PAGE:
Fresh herbs will change the way you eat. They are the edible garden’s big bang for your buck. These plants have short “fresh” shelf lives, so what’s offered in a grocery store is often not only expensive but also less flavorful.
If you’re looking for an herb to soothe and repair digestive issues, the cheery flowers of calendula (Calendula officinalis) will be one of your primary allies. Calendula tea is commonly used to help remedy peptic ulcers, gastroesophageal reflux disease (GERD), and inflammatory bowel disease (IBD).
Calendula’s sunny blooms are an external remedy for practically every manner of skin complaint. The flowers are used topically as a wound healing, antimicrobial, and anti-inflammatory herb.
Before we dive into herbs for the immune system, we’re going to start with lifestyles for the immune system. Because herbs are really and truly the icing on the cake, whereas the day-to-day choices we make for how we want to live are the cake, so to say. The same things in life that make us feel vital, happy, connected, and energetic also make our immune cells feel perky and capable.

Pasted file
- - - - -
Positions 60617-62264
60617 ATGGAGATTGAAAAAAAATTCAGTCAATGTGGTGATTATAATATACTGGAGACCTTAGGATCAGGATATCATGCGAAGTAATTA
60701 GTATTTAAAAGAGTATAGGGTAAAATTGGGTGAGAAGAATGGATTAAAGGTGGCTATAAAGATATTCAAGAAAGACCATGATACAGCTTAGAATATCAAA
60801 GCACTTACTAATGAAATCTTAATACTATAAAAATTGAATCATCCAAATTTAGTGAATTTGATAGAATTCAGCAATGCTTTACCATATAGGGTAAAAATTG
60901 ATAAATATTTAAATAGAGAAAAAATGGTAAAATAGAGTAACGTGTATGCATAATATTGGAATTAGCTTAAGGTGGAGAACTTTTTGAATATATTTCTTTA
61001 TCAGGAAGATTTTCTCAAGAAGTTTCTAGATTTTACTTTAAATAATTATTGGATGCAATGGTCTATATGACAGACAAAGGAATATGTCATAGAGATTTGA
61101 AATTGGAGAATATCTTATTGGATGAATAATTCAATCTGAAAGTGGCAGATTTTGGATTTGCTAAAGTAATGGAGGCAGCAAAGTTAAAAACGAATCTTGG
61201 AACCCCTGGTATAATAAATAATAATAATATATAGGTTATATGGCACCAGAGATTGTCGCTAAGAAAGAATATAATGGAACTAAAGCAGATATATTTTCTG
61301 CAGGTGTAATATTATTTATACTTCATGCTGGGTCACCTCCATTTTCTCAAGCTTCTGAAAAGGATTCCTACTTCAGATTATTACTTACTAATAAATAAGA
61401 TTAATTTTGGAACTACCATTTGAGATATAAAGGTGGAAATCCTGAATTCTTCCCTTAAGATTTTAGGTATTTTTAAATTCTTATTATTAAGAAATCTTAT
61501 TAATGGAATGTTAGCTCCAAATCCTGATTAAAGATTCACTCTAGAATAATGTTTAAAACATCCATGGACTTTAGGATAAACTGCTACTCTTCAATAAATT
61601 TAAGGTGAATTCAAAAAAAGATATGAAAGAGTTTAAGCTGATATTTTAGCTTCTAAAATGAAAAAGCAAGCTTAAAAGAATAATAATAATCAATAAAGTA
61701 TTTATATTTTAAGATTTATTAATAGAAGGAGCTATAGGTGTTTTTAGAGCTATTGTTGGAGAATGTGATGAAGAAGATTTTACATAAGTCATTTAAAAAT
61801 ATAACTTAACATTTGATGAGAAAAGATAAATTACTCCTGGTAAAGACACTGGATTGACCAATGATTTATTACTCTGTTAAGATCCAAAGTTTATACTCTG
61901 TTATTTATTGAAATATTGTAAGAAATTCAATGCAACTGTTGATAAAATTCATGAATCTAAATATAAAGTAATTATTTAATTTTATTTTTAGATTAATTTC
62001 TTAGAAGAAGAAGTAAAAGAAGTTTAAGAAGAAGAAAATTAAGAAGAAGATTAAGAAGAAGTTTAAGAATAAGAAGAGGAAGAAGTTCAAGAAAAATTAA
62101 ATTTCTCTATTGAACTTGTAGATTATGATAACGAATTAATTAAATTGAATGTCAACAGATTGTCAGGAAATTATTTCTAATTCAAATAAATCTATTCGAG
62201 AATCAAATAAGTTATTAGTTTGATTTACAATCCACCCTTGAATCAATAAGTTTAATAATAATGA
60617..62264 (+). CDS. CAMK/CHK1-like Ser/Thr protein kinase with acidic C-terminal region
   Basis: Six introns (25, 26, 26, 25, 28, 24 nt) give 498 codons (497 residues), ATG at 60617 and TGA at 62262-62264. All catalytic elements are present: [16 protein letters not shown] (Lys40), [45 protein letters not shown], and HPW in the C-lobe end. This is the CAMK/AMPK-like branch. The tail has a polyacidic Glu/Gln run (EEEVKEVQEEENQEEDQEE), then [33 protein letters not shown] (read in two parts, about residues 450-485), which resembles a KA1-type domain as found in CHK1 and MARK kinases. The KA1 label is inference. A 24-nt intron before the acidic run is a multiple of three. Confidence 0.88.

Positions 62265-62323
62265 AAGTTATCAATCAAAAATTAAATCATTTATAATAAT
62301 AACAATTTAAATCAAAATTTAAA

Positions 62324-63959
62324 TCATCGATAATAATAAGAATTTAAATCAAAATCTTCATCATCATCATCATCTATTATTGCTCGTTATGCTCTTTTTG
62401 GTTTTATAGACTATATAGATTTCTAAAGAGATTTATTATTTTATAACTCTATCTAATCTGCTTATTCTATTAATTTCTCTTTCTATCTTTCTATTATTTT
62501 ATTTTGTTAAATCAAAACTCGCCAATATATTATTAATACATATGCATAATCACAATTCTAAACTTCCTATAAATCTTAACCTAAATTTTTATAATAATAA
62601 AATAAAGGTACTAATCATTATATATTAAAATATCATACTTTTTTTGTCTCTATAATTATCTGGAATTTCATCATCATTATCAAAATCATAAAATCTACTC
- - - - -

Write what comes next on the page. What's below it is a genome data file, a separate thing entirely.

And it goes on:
Bent over the moist earth, we gathered up the crimson and golden fruit into our hungry bags, chatting about life as old friends will, with meandering topics and understood nuances. Picking through the fallen leaves and occasional thorn, our bags grew plump with the fallen medicinal jewels.
If you’ve ever made a cup of tea with a teabag then you’ve made an herbal infusion. Teabags are certainly convenient, but if you want to prepare your own herbal blends or concentrated medicinal teas, then learning how to use dried herbs, in the form of infusions and decoctions, is indispensable.